Before undergoing the operation, it’s essential to know that it’s not a “walk in the park”: it is indeed a painful procedure that requires a recovery period, although not extremely long. Everything depends on the technique the surgeon chooses to use on the patient and the success of the surgery.

Minimally invasive procedures are certainly preferable due to their low invasiveness and the shortened recovery times they can guarantee.

If you suffer from hallux valgus and can’t walk like before, I invite you to consider a visit to my orthopedic office in Florence. I am Dr. Vanni Strigelli, and for many years, I have been helping my patients regain their quality of life.

I am aware of the importance of personalized treatment and an appropriate recovery path. I work closely with my patients, providing an accurate assessment of their conditions, discussing treatment options, and offering a personalized care plan. Don’t wait any longer: contact me, and let’s schedule a visit.


Hallux valgus can be caused by genetic factors, structural foot problems, inappropriate footwear, or age-related factors. If the deformity causes persistent pain, difficulty wearing normal shoes, or significant limitations in daily activities despite conservative treatment, such as the use of orthotics or exercise, surgery may be necessary.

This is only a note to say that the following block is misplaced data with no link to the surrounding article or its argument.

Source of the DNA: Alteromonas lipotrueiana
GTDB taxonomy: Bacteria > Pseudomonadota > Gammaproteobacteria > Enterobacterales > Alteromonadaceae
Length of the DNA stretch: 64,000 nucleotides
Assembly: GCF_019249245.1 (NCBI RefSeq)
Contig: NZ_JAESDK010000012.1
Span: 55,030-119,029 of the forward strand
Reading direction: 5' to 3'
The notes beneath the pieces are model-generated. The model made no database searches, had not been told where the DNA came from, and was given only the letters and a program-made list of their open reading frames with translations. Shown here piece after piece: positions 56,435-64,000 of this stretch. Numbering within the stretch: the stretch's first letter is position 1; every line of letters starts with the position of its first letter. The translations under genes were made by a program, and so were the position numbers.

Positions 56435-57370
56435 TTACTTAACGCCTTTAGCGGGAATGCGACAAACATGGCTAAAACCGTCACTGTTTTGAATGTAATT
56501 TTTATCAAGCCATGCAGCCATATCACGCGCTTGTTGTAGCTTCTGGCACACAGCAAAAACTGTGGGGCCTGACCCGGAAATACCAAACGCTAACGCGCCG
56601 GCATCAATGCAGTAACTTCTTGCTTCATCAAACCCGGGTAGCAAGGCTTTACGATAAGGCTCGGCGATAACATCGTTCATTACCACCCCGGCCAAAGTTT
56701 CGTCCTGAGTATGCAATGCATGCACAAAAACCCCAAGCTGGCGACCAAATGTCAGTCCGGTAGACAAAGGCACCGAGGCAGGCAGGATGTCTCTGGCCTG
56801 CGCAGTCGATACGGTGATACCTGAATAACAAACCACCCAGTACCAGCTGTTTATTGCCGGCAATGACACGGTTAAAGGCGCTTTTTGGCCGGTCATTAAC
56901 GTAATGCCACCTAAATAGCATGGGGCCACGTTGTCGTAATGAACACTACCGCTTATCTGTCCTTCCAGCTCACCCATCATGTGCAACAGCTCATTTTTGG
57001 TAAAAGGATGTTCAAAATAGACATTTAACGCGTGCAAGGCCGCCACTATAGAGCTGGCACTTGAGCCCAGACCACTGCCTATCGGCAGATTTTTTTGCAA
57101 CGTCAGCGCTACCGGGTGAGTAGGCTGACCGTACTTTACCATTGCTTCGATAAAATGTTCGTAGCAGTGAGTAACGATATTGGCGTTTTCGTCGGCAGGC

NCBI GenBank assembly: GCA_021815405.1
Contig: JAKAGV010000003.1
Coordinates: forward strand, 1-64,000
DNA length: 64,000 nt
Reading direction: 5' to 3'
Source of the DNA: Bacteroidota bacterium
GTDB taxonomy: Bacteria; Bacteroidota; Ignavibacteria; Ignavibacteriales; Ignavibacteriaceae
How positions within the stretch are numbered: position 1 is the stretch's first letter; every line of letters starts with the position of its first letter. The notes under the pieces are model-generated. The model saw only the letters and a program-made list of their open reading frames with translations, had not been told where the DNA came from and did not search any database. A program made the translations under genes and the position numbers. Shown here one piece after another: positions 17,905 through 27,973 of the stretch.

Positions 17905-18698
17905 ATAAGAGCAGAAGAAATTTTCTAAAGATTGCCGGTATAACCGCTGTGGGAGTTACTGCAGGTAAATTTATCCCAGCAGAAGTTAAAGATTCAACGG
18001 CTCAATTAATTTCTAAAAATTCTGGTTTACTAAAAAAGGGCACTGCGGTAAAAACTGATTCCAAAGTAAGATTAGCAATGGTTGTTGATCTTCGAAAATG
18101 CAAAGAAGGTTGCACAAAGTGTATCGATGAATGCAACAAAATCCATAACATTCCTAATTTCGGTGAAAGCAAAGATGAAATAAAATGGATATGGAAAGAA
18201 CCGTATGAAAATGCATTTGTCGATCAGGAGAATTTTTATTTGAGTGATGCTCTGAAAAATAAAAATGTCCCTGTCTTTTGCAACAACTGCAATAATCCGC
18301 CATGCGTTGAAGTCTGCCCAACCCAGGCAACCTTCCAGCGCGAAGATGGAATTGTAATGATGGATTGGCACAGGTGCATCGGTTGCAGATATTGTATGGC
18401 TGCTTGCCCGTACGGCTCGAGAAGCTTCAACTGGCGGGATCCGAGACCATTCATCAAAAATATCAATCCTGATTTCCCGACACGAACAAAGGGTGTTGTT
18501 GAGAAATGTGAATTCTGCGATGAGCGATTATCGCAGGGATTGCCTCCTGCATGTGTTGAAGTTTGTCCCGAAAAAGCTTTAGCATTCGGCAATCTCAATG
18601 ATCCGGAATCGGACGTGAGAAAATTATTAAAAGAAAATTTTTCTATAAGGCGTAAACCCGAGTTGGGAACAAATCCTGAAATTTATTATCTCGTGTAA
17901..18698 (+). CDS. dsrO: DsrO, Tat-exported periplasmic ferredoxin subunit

Common surgical techniques for hallux valgus correction include osteotomy, arthrodesis, and arthroplasty. Osteotomy involves cutting the bone to reposition the big toe. Arthrodesis involves fusing the joints involved in hallux valgus. Arthroplasty involves removing or modifying damaged joint parts. Of these, osteotomies are the most effective and commonly used.

The recovery period can vary depending on the complexity of the surgery and the individual patient’s response. Usually, it takes about 1 month, during which the bone heals. During this period, a postoperative shoe must be worn, and the foot is bandaged, with some patients using crutches for the first few days. Walking is allowed from the day of the surgery, leaning on the operated foot.

As with any surgical procedure, there are potential risks and complications. These may include infections, excessive bleeding, persistent pain, abnormal scarring, callus or corn formation, instability of the corrected big toe, aesthetic dissatisfaction, and recurrence of the deformity. It is essential to discuss these risks with the surgeon before the operation.

The primary goal of the operation is to correct the hallux valgus deformity, alleviate pain, and improve foot function. Success expectations vary depending on the specific case, the surgical techniques used, and the individual patient’s response. Most patients report a significant reduction in pain and improved foot function after the operation, but results may vary. The surgeon can provide more detailed information on the specific success expectations for the patient’s case.